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Shane Claiborne, who spent a summer in the slums of Calcutta with Mother Teresa, wrote about her experience there. She said, “People often ask me what Mother Teresa was like. Sometimes it’s like they wonder if she glowed in the dark or had a halo. She was short, wrinkled, and precious, maybe even a little ornery — like a beautiful, wise old granny. But there is one thing I will never forget — her feet. Her feet were deformed. Each morning in Mass, I would stare at them. I wondered if she had contracted leprosy. But I wasn’t going to ask, of course. ‘Hey Mother, what’s wrong with your feet?’ One day a sister said to us, ‘Have you noticed her feet?’ We nodded, curious. She said: ‘Her feet are deformed because we get just enough donated shoes for everyone, and Mother does not want anyone to get stuck with the worst pair, so she digs through and finds them. And years of doing that have deformed her feet.’ Years of loving her neighbor as herself deformed her feet.”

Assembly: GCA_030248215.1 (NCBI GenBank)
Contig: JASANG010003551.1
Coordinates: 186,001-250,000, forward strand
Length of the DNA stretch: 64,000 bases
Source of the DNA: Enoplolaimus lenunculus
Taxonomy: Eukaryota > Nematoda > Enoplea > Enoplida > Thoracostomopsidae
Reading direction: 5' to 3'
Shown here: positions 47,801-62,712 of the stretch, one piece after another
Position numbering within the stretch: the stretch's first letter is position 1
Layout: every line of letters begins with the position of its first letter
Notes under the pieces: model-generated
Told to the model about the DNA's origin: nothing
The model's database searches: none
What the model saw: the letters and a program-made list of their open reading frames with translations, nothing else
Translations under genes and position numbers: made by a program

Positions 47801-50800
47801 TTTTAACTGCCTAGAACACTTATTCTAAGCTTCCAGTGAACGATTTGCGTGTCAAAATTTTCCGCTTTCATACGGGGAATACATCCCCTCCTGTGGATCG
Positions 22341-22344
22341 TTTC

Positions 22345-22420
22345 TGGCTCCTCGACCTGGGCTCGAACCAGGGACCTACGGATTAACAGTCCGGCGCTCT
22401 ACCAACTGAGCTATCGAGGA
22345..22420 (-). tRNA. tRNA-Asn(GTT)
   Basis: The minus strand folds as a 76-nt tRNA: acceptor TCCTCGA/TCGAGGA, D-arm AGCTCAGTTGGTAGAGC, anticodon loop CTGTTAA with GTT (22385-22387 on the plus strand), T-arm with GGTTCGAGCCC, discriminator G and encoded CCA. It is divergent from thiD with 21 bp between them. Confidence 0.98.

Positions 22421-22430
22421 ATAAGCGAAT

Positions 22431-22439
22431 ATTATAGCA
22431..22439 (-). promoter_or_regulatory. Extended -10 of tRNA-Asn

Humility means that our focus is away from ourselves and not on ourselves. The Scripture says, “Do nothing out of selfish ambition or vain conceit, but in humility consider others better than yourselves. Each of you should look not only to your own interests, but also to the interests of others” (Philippians 2:3-4).


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